Catechist recognized for Echo
Brian McKenzie | Thursday, April 3, 2008
The National Conference for Catechetical Leadership (NCCL) will recognize the Notre Dame Center for Catechetical Initiatives (CCI) and its director, theology professor Gerard Baumbach, with the 2008 Catechetical Award at an NCCL meeting in Houston April 8. The award, given each year for “exemplary contributions to the ministry of catechesis,” recognizes Baumbach’s work at the CCI, a part of the University’s Institute for Church Life, an NCCL press release said.
The Center’s director since its inception in 2003, Baumbach helped create the Echo Faith Formation Leadership Program, a two-year program where Notre Dame graduates, as well as participants from colleges across the nation, can explore their faith and grow as Catholic catechists through service projects at partner dioceses.
Baumbach said Echo stands out because it combines spiritual, professional and academic work, as the program also puts participants on the road to obtaining a Master’s degree in theology from the University.
The apprentice catechetical leaders will “work in parish catechetical ministry for two years while simultaneously pursuing a Master’s degree in theology from Notre Dame,” he said.
But training to become a successful catechist involves more than just having faith or the right degree, so Echo emphasizes the importance of being in touch with the community’s needs and also of living by the faith proclaimed.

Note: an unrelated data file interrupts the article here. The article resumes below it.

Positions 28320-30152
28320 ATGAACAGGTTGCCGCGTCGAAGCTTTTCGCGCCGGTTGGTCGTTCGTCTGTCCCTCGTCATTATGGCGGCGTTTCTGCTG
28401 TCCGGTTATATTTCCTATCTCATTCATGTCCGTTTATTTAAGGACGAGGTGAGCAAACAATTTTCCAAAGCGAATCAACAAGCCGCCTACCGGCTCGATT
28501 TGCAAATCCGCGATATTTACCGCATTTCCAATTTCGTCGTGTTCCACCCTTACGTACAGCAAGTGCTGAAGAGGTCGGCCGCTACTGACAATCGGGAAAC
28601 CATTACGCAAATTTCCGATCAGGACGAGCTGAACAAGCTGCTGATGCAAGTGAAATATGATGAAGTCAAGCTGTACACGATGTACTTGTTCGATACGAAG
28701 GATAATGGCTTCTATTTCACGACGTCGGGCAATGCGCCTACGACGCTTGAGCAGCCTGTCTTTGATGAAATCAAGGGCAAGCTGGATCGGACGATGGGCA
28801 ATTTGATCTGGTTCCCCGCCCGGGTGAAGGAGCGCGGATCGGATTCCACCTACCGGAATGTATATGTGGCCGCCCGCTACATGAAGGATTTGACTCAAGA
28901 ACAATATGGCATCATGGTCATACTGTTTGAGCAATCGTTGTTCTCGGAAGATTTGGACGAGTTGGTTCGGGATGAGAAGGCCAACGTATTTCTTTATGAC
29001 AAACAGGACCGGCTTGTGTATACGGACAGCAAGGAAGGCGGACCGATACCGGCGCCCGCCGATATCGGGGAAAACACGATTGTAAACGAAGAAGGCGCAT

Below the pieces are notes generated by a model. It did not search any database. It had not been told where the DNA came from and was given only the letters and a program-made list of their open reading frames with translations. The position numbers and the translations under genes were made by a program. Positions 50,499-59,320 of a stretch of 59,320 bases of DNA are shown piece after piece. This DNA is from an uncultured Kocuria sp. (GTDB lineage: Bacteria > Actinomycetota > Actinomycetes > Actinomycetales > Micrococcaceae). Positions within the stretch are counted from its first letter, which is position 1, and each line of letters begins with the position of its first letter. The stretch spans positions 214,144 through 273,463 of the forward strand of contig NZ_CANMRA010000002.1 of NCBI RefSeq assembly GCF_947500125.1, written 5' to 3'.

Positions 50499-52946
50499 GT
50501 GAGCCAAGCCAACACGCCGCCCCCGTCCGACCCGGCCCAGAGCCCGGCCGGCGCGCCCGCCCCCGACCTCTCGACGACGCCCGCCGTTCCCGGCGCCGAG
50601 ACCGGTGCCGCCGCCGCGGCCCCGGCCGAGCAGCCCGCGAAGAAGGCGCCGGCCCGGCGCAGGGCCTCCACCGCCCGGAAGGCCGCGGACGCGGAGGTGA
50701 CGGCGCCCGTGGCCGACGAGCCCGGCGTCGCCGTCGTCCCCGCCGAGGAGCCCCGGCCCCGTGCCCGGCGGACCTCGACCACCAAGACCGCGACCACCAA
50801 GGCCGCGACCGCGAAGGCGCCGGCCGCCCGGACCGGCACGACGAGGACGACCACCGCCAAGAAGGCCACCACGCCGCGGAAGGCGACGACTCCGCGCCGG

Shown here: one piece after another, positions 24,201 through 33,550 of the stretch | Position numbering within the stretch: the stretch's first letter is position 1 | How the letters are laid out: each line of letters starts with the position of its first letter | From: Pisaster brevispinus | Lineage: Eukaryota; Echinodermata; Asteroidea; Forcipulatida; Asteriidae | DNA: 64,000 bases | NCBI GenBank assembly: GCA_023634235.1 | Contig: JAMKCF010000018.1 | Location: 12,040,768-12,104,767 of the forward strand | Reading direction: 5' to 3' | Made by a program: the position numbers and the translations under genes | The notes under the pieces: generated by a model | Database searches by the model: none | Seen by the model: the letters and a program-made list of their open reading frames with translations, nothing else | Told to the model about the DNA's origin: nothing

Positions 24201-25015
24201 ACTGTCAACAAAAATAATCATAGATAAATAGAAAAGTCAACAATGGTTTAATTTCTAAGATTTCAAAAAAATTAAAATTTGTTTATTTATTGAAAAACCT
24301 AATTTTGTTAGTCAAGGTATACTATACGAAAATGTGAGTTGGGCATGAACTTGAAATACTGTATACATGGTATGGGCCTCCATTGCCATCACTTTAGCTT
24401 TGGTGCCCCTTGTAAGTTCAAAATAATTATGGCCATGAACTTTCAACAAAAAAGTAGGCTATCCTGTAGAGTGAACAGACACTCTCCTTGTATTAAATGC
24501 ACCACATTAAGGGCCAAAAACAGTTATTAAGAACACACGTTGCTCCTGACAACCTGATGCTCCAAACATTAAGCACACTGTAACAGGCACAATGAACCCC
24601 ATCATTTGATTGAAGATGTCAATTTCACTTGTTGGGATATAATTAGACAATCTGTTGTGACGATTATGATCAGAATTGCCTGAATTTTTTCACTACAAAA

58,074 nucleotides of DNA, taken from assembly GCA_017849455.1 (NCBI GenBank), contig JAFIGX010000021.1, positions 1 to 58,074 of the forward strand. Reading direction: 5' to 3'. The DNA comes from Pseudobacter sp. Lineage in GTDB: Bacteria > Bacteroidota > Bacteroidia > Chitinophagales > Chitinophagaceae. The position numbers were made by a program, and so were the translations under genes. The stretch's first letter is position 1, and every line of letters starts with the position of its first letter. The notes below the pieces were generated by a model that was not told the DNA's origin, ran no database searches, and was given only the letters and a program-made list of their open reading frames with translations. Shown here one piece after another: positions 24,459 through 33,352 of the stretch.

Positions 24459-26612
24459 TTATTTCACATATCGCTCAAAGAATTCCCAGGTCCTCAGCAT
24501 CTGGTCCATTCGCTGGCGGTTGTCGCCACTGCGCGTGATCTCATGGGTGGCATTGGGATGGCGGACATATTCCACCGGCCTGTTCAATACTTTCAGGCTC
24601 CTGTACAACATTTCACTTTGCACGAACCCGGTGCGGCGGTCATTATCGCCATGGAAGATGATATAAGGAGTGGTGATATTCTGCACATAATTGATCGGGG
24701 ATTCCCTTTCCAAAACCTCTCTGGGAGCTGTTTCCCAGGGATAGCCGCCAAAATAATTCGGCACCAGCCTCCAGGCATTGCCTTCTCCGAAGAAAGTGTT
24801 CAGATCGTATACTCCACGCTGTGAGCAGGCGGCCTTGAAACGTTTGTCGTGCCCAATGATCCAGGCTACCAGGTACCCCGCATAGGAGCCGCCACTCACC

“To my knowledge, we’re the only university developing apprentice catechetical leaders in this way in the nation, if not the world,” he said.
Echo students take classes over the summer and are assigned to dioceses across the country for the duration of the academic year. During that time, they are expected to immerse themselves in their assigned communities while taking online courses, he said.
John Fahy, a graduate student in theology not enrolled in Echo, agreed that the simultaneous academic and professional work distinguished the program from its peers.
“Echo is a great program,” he said. “From what I understand, it provides a great way to develop two kinds of skills: practice, [or] the ability to succeed in the day-to-day challenges of ministry, and the academic. I think that’s an innovative way to learn,” he said.
Anne Roat, the Director of Ecclesial Lay Ministry for the Diocese of Lafayette, agreed that the initiative was ground-breaking.
“It is unprecedented and unparalleled in forming catechetical leaders. Jerry [Baumbach] is an authentic catechetical pioneer,” she said.
One such innovation is the program’s use of mentors and learning covenants to guide apprentice catechetical leaders. Baumbach said “each of our students works with a mentor, a parish staff person who serves in parish ministry.”
This individual is often the parish’s catechetical leader, he said. With the help of the mentor, each apprentice prepares a “learning covenant, which helps the apprentice identify his or her areas of responsibility within the parish,” he said.
These areas of responsibility might include directing a children’s catechetical program, a program for adult faith formation or a special needs program, he said.
Baumbach said learning covenants were important because they provided a way for the CCI to “work with [apprentices] in their formation for ministry, even though they are serving in dioceses across the country.
“The Echo experience is formative and perhaps unique as a shared experience and partnership between the University and the Diocese and the Diocese and the parish,” he said.
In its four years of existence, 47 graduates have begun or completed the two-year Echo apprenticeships. More than 80 percent of Echo graduates have chosen to stay in ministry-related fields.